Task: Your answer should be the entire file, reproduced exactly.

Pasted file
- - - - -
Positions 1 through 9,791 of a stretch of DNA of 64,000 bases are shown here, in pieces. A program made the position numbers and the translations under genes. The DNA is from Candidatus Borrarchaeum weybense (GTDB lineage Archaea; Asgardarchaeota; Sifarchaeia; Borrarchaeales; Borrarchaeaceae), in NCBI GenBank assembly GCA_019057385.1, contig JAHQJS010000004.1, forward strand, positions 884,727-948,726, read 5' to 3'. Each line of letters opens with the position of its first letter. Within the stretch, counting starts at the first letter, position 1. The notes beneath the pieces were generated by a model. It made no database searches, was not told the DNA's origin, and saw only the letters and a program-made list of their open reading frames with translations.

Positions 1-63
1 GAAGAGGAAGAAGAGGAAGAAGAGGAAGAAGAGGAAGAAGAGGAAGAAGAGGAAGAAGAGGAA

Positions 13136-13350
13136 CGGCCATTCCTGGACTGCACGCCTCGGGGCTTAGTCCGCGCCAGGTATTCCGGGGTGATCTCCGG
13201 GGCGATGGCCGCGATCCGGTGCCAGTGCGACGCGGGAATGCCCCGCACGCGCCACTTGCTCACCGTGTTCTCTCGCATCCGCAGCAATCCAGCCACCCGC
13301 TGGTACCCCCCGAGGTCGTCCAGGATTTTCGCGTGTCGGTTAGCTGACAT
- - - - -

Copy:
Positions 1 through 9,791 of a stretch of DNA of 64,000 bases are shown here, in pieces. A program made the position numbers and the translations under genes. The DNA is from Candidatus Borrarchaeum weybense (GTDB lineage Archaea; Asgardarchaeota; Sifarchaeia; Borrarchaeales; Borrarchaeaceae), in NCBI GenBank assembly GCA_019057385.1, contig JAHQJS010000004.1, forward strand, positions 884,727-948,726, read 5' to 3'. Each line of letters opens with the position of its first letter. Within the stretch, counting starts at the first letter, position 1. The notes beneath the pieces were generated by a model. It made no database searches, was not told the DNA's origin, and saw only the letters and a program-made list of their open reading frames with translations.

Positions 1-63
1 GAAGAGGAAGAAGAGGAAGAAGAGGAAGAAGAGGAAGAAGAGGAAGAAGAGGAAGAAGAGGAA

Positions 13136-13350
13136 CGGCCATTCCTGGACTGCACGCCTCGGGGCTTAGTCCGCGCCAGGTATTCCGGGGTGATCTCCGG
13201 GGCGATGGCCGCGATCCGGTGCCAGTGCGACGCGGGAATGCCCCGCACGCGCCACTTGCTCACCGTGTTCTCTCGCATCCGCAGCAATCCAGCCACCCGC
13301 TGGTACCCCCCGAGGTCGTCCAGGATTTTCGCGTGTCGGTTAGCTGACAT